The CX-3 also gets Mazda's driveability updates - namely a focus on a reduction in NVH and the addition of the brand's 'Torque Vectoring Control' system - right across the range.
Crucially, you'll also score some key safety upgrades, but we'll drill down on those under the safety sub-heading.
There are just the two engines available across the CX-3 range, with a 1.5-litre diesel joining the 2.0-litre petrol four we've tested here.
The 1998cc petrol unit will produce 109kW at 6000rpm and 192Nm at 2800rpm, channeling its power through a six-speed conventional automatic and on to the front wheels. It's a perky little engine, and feels well suited to the CX-3 Maxx's 1282kg kerb weight.
Mazda claims fuel use of 6.1L/100km for the combined cycle, and the CX-3 Maxx will happily drink 91RON fuel, or E10, for that matter. Emissions are pegged at 146g/km of C02.
Its size might count against it on the practicality front, but it's a boon on the road, with the CX-3 feeling sharp and dynamic when you're on the move.
While the on-paper specs won't set pulses racing, the old school power delivery means you're never waiting for turbochargers or for tricky gearboxes to figure out what they're doing. Instead, it's a simple point-and-shoot set-up that suits the Maxx perfectly.
It ticks plenty of on-road boxes often ignored in the small SUV segment.
It's built for the city, and the Maxx disposes of paper-thin alleyways and too-small parking spaces with ease. It's bright and airy from the driver's seat, too, and the vision is terrific out of all windows expect the back one, which is weirdly angled and does hurt rear vision.
Even without engaging sport mode, which seems to do little but hang onto a lower gear just long enough to become annoying, the CX-3 feels plenty dynamic, even if you leave the city in search of a twisting road. The steering feels connected and responsive, while the firm-ish suspension lets you know what's happening underneath.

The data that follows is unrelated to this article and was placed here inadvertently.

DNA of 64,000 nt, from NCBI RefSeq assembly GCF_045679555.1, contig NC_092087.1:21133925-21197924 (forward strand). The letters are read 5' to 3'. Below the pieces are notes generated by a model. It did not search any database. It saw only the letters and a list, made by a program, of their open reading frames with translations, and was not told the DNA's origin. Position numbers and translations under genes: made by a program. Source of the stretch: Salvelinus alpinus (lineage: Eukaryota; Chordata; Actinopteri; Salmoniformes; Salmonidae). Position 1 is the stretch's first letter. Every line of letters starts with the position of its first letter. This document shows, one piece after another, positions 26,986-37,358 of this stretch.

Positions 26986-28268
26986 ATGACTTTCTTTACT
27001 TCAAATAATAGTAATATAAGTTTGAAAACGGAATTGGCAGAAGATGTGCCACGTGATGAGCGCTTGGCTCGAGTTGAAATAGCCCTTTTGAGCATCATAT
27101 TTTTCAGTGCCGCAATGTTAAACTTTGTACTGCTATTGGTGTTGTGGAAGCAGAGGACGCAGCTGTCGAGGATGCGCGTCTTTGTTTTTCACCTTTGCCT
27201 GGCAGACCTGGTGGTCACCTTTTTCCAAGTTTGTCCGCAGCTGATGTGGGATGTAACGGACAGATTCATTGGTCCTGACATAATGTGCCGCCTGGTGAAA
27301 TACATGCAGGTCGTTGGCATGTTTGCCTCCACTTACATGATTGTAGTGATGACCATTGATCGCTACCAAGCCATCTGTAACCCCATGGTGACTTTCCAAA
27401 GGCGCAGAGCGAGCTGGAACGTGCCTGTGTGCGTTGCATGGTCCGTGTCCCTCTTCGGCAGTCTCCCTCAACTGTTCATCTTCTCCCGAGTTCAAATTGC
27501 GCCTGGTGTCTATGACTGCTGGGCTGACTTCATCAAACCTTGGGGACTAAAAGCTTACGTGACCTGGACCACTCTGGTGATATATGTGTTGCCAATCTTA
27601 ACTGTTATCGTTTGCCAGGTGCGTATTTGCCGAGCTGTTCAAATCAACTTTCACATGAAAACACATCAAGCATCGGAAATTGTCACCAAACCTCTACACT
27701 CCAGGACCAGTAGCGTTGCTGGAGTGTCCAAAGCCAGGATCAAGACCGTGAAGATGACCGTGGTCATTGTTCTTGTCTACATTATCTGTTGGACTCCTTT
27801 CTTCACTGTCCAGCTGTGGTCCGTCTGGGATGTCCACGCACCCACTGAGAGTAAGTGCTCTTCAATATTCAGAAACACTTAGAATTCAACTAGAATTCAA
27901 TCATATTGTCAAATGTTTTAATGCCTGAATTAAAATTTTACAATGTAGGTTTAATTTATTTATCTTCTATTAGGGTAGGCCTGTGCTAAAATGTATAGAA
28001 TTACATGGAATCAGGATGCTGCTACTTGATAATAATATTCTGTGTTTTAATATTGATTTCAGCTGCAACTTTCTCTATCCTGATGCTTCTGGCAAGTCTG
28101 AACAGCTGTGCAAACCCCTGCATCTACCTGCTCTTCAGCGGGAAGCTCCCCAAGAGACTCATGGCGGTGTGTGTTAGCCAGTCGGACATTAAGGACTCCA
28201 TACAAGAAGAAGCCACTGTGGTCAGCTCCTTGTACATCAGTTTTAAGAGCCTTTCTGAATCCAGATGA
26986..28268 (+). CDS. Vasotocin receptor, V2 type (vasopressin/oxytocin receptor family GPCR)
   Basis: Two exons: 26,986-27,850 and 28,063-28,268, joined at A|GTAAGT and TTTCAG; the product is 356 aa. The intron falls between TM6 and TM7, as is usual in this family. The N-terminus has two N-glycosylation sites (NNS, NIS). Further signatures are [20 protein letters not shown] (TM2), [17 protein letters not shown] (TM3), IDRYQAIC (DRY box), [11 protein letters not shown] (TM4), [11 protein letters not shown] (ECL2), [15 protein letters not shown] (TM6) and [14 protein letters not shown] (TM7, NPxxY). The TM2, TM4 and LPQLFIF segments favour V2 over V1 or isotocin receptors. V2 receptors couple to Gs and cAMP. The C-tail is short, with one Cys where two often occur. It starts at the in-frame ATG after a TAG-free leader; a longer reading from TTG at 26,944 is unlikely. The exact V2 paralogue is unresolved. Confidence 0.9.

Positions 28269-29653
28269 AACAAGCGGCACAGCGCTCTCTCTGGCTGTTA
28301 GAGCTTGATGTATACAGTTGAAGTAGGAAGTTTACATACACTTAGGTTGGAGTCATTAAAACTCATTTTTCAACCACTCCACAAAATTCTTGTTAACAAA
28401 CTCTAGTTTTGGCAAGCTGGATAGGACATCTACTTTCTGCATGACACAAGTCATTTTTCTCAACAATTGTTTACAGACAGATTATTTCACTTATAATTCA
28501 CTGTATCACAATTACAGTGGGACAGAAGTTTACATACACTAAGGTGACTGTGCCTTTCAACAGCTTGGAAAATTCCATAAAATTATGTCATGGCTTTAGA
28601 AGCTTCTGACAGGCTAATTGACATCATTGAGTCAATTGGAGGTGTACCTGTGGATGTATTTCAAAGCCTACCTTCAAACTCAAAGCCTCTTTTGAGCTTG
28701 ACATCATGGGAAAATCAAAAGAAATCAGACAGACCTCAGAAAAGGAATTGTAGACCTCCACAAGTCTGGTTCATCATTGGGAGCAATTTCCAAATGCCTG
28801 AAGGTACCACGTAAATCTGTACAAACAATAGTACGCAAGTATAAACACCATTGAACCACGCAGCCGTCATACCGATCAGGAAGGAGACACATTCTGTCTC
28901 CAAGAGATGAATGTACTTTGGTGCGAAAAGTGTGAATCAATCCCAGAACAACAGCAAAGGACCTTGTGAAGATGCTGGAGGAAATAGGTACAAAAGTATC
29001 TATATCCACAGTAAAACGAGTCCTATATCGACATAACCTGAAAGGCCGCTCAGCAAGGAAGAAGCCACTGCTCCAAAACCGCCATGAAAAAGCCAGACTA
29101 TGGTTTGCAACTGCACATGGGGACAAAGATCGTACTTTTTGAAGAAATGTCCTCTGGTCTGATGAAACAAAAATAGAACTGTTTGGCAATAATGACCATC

It's not always the most refined drive, though, and the gearbox can feel like it's surging - especially when you first get moving - and it's still not particularly quiet. But it ticks plenty of on-road boxes often ignored in the small SUV segment.
3 years / unlimited km warranty
ANCAP Safety Rating
The CX-3's standard safety credentials are first class, with even the base-level Neo offering dual front, side and curtain airbags, along with rear parking sensors, hill start assist and an AEB system that works whether your travelling forwards or backwards. In fact, a reversing camera is the only notable exclusion.
Spring for the Maxx, though, and you'll add the camera, along with blind-spot monitoring and rear cross-traffic alert. All of which help secure the CX-3 a maximum five-star ANCAP rating.
The CX-3 Maxx is covered by Mazda's standard three-year/unlimited-kilometre warranty, - which does now lag behind the industry leaders - with service intervals pegged at 12 months or 10,000km.
Capped-price servicing is thrown in, too, with Mazda's customers able to access all servicing costs on the brand's website.
The words small but perfectly formed could have been written for the CX-3 Maxx, which offers a lot more bang for not many more bucks when compared to its cheaper Neo sibling. It's probably our favourite driving small SUV, too, even if it's not as great at carrying stuff (or more than two adults) as some of its competition.
|Akari (AWD)||2.0L, ULP, 6 SP AUTO||$24,880 – 29,980||2017 MAZDA CX-3 2017 Akari (AWD) Pricing and Specs|
|Akari (FWD)||2.0L, ULP, 6 SP AUTO||$24,888 – 29,995||2017 MAZDA CX-3 2017 Akari (FWD) Pricing and Specs|
|Maxx (AWD)||2.0L, ULP, 6 SP AUTO||$19,999 – 25,990||2017 MAZDA CX-3 2017 Maxx (AWD) Pricing and Specs|
|Maxx (FWD)||2.0L, ULP, 6 SP MAN||$17,950 – 22,500||2017 MAZDA CX-3 2017 Maxx (FWD) Pricing and Specs|
|Price and features||8|
|Engine & trans||8|